Greg Lemond has been assertively alleging that there is widespread corruption within the International Cycling Union (UCI) for over half a decade. In 2006, he gave an interview to L‘Equipe in which he questioned the validity of the UCI’s report on Lance Armstrong’s 1999 Tour de France urine samples that allegedly showed evidence of EPO use. He has not stopped since.
Multiple attempts by UCI president Pat McQuaid to silence Lemond with personal emails and threats of lawsuits have been unsuccessful. Just two months ago, Lemond called for McQuaid and Hein Verbruggen – former head of the UCI and now honorary member of the International Olympic Committee – to resign. In a note posted on his Facebook page, Lemond wrote “You know dam[n] well what has been going on in cycling, and if you want to deny it, then even more reasons why those who love cycling need to demand that you resign. … The problem for sport is not drugs, but corruption. You are the epitome of the word corruption.”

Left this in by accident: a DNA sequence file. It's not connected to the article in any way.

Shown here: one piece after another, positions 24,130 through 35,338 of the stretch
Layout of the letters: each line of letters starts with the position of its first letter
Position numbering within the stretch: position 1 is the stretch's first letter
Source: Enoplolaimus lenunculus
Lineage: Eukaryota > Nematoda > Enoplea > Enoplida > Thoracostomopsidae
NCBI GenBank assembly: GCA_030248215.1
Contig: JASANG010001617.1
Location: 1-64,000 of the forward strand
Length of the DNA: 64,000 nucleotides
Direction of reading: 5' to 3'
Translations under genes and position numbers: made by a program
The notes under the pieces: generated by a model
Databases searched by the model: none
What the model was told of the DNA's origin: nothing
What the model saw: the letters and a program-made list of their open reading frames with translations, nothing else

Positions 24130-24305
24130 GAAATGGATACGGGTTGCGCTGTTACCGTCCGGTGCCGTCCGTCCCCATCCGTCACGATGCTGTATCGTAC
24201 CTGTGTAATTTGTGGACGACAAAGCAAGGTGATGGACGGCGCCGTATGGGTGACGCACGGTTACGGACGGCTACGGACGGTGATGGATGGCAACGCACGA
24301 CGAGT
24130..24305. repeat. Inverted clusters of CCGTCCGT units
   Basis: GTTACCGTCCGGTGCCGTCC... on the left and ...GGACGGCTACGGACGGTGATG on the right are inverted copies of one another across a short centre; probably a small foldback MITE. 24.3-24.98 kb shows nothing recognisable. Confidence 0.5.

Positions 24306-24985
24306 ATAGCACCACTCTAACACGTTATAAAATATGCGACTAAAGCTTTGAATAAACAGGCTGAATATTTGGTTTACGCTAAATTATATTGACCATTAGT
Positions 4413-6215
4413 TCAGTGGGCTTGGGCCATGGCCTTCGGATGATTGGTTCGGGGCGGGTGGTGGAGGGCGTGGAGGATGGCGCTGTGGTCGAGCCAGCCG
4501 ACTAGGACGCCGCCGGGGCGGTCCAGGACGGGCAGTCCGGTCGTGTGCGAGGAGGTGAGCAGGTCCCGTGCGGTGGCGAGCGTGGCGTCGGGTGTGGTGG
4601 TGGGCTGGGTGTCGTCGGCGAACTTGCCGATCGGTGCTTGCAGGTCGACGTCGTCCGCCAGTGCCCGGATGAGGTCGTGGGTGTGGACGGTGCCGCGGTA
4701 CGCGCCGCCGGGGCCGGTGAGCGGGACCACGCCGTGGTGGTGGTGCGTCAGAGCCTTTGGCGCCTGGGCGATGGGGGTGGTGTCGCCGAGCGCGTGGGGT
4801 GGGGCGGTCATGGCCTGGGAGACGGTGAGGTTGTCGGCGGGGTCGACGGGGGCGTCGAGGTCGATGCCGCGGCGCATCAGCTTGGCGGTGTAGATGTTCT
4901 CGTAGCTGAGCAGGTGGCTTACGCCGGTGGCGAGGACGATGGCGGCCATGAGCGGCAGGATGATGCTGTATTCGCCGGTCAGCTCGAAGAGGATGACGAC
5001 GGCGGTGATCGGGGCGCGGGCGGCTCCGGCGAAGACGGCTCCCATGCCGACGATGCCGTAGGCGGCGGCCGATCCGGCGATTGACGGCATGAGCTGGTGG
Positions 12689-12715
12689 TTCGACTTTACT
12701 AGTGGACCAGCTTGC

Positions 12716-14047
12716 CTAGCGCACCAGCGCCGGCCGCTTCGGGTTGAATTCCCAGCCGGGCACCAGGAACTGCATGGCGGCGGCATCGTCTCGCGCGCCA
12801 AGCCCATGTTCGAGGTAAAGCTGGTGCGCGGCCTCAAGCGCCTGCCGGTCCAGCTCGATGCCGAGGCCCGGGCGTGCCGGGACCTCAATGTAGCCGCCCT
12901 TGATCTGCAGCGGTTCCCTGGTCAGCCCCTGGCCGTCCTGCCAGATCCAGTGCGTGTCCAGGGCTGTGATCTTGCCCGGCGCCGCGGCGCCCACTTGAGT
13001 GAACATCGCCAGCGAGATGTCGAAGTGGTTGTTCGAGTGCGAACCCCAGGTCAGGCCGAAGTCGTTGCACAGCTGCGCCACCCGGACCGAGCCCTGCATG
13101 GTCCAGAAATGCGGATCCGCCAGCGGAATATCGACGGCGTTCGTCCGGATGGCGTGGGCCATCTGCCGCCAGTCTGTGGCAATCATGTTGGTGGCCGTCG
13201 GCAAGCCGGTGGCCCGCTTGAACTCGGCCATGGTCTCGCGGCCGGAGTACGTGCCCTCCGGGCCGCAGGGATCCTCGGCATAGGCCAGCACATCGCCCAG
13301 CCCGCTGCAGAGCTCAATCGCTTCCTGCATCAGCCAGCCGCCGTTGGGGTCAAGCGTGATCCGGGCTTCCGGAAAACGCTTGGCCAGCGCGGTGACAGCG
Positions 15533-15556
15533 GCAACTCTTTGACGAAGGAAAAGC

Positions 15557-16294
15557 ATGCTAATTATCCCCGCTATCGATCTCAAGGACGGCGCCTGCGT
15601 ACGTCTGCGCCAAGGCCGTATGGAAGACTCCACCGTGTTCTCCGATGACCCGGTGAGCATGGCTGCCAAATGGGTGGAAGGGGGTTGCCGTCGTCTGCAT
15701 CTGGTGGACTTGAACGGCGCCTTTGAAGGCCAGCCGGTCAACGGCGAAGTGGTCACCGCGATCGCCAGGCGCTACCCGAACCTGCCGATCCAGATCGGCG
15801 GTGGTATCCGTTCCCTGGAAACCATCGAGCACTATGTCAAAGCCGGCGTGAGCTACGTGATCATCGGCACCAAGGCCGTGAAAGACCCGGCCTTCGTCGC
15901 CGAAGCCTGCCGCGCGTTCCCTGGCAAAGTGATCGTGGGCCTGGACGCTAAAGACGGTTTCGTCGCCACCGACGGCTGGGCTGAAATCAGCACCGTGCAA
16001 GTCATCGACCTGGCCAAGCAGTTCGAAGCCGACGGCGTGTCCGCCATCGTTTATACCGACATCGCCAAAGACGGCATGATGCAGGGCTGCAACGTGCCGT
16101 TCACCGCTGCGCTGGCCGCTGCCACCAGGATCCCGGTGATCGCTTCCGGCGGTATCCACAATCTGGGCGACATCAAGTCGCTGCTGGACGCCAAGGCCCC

Now, the Change Cycling Now (CCN) campaign, a group of prominent figures including journalists David Walsh and Paul Kimmage, former professional cyclists and team managers Jonathan Vaughters and Eric Boyer, and others, has called for Lemond to challenge Pat McQuaid for leadership of the UCI. When asked by the French newspaper Le Monde if he was preparing to run, Lemond said he was, that
“It’s now or never… If we want to regain the confidence of the public and sponsors, we’ve got to act fast and be tough. If we don’t, cycling will die.”
Such a change in guard would be ground-shaking for the sport